It’s windy and cold, and you’re sheltering under the meagre plastic roofing of the bus stop, waiting for the number 7 bus to take you home. The number 9 bus approaches. You image how warm and dry it will be inside the bus – far more comfortable than the dank cold of the bus stop. But the warmth and comfort of riding on the wrong bus comes at the cost of knowing you are getting farther and farther away from home.

Dr Amy Johnston uses the analogy of buses to describe our thoughts. We have between 60,000 and 70,000 thoughts each day (that’s a lot of buses) and according to research, most of them take us in the direction of negative emotions or pointless worrying. 

For example, when you ride on a ‘thought bus’ of anger and resentment, playing old wrongs over and over again in your mind, you’re on a dead-end journey to rumination. When you refuse to let an issue go until you receive an apology, you’re letting the wrongdoer determine the direction of travel in your life. 

Learning to forgive and forget sounds easy, but it’s not. When researching what makes us thrive in life, I learned that reflecting on whether and when to forgive is what sets us free, and that it’s not always necessary to go all the way to ‘full forgiveness’. It’s really about reclaiming control, instead of waiting for the other person to change or apologise. 

One of my ‘Thriver’ interviewees, Kim Honeycutt learned to cope with her mother’s abuse by turning to alcohol at the age of eleven. She became increasingly reliant on alcohol and eventually, she had to drink just to feel normal. 

When Kim was a teenager, her mother told her that if she lost 10 pounds, she’d raise her curfew. Kim was already underweight, but she did speed for a week and lost enough weight to get her curfew raised. Kim was later accepted to law school but her mother hid the letter from her so that she wouldn’t find out she’d been offered a place. Kim eventually went to college and when she called home her mother told her that no one wanted to talk to her, and not to call home again. Kim described to me what ‘forgiveness’ meant for her,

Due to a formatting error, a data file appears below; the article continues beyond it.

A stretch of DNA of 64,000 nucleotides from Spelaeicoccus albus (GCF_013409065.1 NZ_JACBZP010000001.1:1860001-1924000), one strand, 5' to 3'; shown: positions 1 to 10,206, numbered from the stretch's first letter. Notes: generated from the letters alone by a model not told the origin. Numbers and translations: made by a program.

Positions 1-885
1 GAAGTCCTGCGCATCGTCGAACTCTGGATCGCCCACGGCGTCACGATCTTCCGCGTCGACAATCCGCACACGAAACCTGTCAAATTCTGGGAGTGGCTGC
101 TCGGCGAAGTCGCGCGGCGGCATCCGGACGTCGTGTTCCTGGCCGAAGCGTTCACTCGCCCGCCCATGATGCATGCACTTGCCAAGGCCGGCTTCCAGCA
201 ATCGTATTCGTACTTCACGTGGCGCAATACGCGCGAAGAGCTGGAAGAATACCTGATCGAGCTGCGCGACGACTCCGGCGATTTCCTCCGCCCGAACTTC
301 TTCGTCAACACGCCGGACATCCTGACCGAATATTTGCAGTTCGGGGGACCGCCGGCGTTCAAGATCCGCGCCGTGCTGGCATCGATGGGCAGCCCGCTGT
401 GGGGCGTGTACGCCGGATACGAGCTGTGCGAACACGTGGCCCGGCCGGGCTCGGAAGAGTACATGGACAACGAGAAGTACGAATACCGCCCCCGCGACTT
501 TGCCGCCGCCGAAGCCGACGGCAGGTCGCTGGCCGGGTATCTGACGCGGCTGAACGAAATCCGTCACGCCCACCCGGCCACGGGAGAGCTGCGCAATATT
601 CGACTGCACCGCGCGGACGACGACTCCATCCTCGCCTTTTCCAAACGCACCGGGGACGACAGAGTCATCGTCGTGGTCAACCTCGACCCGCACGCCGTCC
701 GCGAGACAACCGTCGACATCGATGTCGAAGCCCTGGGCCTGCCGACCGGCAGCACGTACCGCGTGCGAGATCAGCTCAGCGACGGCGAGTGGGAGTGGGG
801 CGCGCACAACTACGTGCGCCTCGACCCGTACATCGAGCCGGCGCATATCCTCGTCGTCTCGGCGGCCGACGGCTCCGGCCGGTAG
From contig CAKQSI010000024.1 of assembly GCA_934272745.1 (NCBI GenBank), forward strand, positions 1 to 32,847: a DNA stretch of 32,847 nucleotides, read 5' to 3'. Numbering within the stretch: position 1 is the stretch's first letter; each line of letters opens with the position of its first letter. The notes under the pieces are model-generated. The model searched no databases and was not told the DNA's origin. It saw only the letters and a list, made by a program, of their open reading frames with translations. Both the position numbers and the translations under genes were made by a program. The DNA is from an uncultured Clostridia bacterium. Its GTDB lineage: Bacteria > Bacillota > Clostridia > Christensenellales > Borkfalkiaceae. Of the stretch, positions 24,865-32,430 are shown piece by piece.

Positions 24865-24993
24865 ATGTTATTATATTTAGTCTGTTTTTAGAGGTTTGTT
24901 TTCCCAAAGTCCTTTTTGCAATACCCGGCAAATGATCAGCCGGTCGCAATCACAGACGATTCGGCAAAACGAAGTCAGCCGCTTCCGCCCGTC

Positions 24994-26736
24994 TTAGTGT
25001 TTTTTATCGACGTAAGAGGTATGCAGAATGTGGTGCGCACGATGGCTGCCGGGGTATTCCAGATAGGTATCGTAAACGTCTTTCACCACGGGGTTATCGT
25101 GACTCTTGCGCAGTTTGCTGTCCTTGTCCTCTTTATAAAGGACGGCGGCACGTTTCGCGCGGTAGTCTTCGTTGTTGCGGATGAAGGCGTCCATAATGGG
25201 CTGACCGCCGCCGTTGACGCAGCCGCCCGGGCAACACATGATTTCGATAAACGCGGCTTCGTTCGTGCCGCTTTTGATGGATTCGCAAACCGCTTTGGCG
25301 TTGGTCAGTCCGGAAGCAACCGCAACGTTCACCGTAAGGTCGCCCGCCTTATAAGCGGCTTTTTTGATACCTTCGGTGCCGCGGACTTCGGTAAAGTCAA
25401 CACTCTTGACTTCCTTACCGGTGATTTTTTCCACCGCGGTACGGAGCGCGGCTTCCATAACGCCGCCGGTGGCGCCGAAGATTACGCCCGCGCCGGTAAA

“For me, forgiveness was realising that I didn’t want to hold on to the anger any more. I used to think that if I held on to the anger and hurt, it would cause my mum to change. Forgiveness allowed me to decide to change without that depending on her. I stopped waiting for an apology. My expectation of what she could give me changed. I didn’t need her to change, I didn’t need her to apologise. I was able to forgive on my own.”

If you hold on to resentment, you’re allowing someone else to control your sense of wellbeing. What I learned from my research on resilience is that forgiveness is a path with many pitstops, and you don’t need to complete the whole journey to feel the many benefits.

If you’d like to explore how to leave some unhelpful ‘thought buses’ for good, I will be hosting a Thriving Force Forgiveness Masterclass with author and ’50Thriver’, Shannon Moroney who speaks and writes extensively on the topic of forgiveness. Shannon will be running a really practical workshop that will enable you to understand what forgiveness is and how to engage with it in a way that enables you to thrive.  

The Masterclass is at 4pm BST on 7 June 2022 – and we won’t be making a recording… don’t miss it! You can register to attend HERE.